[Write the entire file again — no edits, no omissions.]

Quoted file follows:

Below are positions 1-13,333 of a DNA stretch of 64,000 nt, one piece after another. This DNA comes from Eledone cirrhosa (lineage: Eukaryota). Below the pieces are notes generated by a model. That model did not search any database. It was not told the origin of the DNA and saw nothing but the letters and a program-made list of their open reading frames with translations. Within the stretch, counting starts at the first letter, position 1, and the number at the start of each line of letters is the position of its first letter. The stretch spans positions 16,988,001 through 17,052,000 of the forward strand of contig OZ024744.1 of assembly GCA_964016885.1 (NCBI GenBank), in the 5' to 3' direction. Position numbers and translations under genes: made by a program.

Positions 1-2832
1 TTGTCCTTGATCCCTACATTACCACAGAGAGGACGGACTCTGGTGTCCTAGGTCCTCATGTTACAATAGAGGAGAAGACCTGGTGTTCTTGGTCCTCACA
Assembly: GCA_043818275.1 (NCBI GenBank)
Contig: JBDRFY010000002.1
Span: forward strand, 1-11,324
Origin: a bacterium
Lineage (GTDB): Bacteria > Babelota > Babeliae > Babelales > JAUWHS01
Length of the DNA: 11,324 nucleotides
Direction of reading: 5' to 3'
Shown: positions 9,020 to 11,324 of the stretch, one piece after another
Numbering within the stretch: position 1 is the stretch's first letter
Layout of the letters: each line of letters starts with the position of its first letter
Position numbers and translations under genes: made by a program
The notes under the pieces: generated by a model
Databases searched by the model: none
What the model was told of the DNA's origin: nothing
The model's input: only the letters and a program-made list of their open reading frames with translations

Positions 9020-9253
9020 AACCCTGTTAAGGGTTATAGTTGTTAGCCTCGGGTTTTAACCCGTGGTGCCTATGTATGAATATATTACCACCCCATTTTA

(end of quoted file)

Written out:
Below are positions 1-13,333 of a DNA stretch of 64,000 nt, one piece after another. This DNA comes from Eledone cirrhosa (lineage: Eukaryota). Below the pieces are notes generated by a model. That model did not search any database. It was not told the origin of the DNA and saw nothing but the letters and a program-made list of their open reading frames with translations. Within the stretch, counting starts at the first letter, position 1, and the number at the start of each line of letters is the position of its first letter. The stretch spans positions 16,988,001 through 17,052,000 of the forward strand of contig OZ024744.1 of assembly GCA_964016885.1 (NCBI GenBank), in the 5' to 3' direction. Position numbers and translations under genes: made by a program.

Positions 1-2832
1 TTGTCCTTGATCCCTACATTACCACAGAGAGGACGGACTCTGGTGTCCTAGGTCCTCATGTTACAATAGAGGAGAAGACCTGGTGTTCTTGGTCCTCACA
Assembly: GCA_043818275.1 (NCBI GenBank)
Contig: JBDRFY010000002.1
Span: forward strand, 1-11,324
Origin: a bacterium
Lineage (GTDB): Bacteria > Babelota > Babeliae > Babelales > JAUWHS01
Length of the DNA: 11,324 nucleotides
Direction of reading: 5' to 3'
Shown: positions 9,020 to 11,324 of the stretch, one piece after another
Numbering within the stretch: position 1 is the stretch's first letter
Layout of the letters: each line of letters starts with the position of its first letter
Position numbers and translations under genes: made by a program
The notes under the pieces: generated by a model
Databases searched by the model: none
What the model was told of the DNA's origin: nothing
The model's input: only the letters and a program-made list of their open reading frames with translations

Positions 9020-9253
9020 AACCCTGTTAAGGGTTATAGTTGTTAGCCTCGGGTTTTAACCCGTGGTGCCTATGTATGAATATATTACCACCCCATTTTA